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The 2000 Restoration of Napoléon (1927)

On 3 June 2000, the British Film Institute presented a premiere screening of Kevin Brownlow’s third major restoration of Abel Gance’s mammoth biographical epic Napoléon (1927). The presentation took place before an audience of 2,200 at the Royal Festival Hall in London, England, and featured an expanded musical score by Carl Davis, based on his original 1980 score. The film was accompanied by a 46-piece orchestra and shown with three intermissions during the presentation. The historic presentation began La Fédération Internationale des Archives du Film’s (FIAF) 2000 international meeting of film archivists. The entire presentation, with intermissions, lasted approximately eight hours.

The June 3 presentation stood by Gance’s original theatrical intent, shunning modern anamorphic composite-image film prints, by showing the famous triptych finale as three side-by-side images projected by three synchronized 35mm film projectors onto a 69-foot triple-wide screen. Paolo Cherchi Usai, curator of the George Eastman Museum film archive, said, “My heart stopped when the triptych started.”

Brownlow expanded the film to its current 5-1/2 hour running time utilizing footage from the Gance epic previously unrestored in English versions that was rediscovered in Corsica by American Bambi Ballard. Ballard discovered the high-quality footage while working on a French-language restoration of Napoléon for La Cinémathèque française. The abbreviated 35mm Corsican print is said to be of excellent quality, and now resides in the archives of La Cinémathèque française in Paris. In addition, Brownlow says nearly all of the FIAF member archives contributed at least a single shot that could be found nowhere else to the new restoration. Altogether, 35 minutes of material has been added to the 1980 restoration and all footage that was optically blown-up from a surviving 17.5mm reduction print has been replaced by 35mm footage of excellent quality. An estimated 50 minutes of footage from the original 1927 release remains lost.

Previous English-language editions of the film compiled by Kevin Brownlow include his 1980 restoration, which included Davis’ original music score, and the 1981 American rerelease of the film based on Brownlow’s work, produced by Francis Ford Coppola’s Zoetrope Studios (which was shorter in length than Brownlow’s 1980 version due to Coppola-supervised editing), which featured an original music score by Carmine Coppola. Brownlow also produced another restoration that premiered in 1983.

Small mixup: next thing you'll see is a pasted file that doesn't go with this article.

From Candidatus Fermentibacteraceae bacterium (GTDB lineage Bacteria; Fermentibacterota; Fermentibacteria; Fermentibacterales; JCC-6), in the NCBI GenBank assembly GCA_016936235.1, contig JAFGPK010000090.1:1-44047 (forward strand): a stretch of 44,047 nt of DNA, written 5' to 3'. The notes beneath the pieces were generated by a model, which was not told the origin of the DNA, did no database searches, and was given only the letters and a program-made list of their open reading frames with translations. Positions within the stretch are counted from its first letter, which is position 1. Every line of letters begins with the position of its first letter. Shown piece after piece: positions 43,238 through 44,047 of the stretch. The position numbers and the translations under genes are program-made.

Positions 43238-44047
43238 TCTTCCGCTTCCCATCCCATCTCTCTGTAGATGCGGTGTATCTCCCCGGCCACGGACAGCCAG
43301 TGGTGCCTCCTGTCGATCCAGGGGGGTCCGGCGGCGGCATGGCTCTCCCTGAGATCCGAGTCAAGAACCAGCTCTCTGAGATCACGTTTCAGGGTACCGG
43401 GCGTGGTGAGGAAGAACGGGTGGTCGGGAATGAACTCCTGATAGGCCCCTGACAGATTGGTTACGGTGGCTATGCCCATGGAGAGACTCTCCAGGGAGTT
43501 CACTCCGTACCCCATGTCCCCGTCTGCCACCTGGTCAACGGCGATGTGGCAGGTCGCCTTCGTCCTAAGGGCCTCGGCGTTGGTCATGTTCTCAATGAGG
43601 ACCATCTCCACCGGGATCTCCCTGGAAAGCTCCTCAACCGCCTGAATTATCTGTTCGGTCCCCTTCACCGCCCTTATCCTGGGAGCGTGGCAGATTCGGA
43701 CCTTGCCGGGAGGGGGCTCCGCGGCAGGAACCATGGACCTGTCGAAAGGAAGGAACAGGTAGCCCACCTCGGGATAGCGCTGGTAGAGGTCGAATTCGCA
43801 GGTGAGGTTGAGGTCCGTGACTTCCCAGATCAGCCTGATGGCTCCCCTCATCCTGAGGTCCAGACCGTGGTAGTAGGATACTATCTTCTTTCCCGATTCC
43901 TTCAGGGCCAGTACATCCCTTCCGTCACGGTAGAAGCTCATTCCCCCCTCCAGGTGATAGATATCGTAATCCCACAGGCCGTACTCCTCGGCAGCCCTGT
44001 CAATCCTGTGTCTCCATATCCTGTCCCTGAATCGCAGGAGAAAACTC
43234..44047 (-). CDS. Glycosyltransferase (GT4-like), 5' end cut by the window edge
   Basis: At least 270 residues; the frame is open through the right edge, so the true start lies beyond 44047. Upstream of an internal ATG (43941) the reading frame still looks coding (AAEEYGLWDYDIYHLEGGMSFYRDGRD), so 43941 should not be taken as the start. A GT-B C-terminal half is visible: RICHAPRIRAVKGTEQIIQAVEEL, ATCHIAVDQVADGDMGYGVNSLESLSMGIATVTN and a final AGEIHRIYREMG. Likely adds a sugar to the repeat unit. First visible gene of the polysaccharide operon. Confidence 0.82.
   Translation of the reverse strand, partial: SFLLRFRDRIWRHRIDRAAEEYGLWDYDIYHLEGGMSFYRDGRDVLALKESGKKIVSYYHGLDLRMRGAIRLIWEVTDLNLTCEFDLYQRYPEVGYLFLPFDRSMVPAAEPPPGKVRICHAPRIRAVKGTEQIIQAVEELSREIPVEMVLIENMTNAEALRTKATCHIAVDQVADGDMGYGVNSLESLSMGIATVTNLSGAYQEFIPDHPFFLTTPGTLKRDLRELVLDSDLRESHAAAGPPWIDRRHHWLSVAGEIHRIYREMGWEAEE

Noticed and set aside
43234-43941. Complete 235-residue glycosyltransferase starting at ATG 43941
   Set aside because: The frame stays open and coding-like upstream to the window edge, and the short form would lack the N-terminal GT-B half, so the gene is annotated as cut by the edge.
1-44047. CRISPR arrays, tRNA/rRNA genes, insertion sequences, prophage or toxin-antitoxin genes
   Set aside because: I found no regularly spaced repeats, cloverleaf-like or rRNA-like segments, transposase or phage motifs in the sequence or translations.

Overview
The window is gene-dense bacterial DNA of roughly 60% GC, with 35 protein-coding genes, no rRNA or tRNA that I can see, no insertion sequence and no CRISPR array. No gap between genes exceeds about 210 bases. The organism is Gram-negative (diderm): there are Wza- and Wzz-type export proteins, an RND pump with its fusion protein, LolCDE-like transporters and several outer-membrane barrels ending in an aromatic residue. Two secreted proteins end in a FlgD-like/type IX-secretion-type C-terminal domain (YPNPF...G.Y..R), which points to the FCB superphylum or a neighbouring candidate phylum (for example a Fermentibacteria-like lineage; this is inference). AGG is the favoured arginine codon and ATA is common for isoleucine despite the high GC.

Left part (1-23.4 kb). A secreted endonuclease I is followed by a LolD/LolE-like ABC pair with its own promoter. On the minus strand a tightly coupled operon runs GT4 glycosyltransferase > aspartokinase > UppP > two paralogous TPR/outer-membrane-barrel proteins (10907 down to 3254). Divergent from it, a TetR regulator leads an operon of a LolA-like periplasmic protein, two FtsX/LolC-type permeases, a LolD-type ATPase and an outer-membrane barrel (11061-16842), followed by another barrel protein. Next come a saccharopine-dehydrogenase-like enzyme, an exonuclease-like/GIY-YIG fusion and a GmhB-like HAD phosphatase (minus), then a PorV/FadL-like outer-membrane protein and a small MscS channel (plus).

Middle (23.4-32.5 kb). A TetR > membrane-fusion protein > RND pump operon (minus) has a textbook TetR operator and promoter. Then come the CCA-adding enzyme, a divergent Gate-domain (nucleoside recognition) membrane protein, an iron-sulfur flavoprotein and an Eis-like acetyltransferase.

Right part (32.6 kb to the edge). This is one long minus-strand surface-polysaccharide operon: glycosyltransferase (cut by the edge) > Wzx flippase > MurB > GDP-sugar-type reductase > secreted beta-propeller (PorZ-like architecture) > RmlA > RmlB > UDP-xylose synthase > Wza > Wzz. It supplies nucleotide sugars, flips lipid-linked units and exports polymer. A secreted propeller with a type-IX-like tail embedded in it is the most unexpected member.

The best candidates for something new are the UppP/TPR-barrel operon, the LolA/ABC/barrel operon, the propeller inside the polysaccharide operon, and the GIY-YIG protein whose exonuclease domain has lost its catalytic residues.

The 2000 restoration of Napoléon includes the most-complete edition of the film seen by audiences since the late 1920s. It includes improved image quality from the ‘superior’ Cinémathèque française footage, and all-new authentic process dye bath color tints and toning by Joao Oliveira of the National Film and Television Archive of the British Film Institute, who painstakingly reproduced the original Pathé tint and toning processes in equipment he built himself. More than half of the 2000 restoration has been color tinted and toned, with the balance of the footage presented in black & white. The English-language intertitles were entirely redone for the new edition. English intertitles were corrected and retranslated from the French. The new intertitles were typographically-matched to the original French intertitles, reset by computer in the matching typefont, and then imaged to filmstock. The restoration was made possible largely through the financial support of the Eric Anker-Petersen Charity, a Danish trust.

At present, there are no plans known to present the expanded Napoléon in the United States. Coppola’s exclusive contract protecting his 1981 version prevents Brownlow from showing his 1980 version in American theaters or from releasing that edition on home video in the US. We do not know whether Coppola’s contract will either limit or totally prevent any presentations of the 2000 restoration in the United States. But we, here and now, begin lobbying for someone to make this restoration available to American audiences (on a roadshow basis?), with the Carl Davis music score accompanying the film and the three-panel triptych finale shown as intended.
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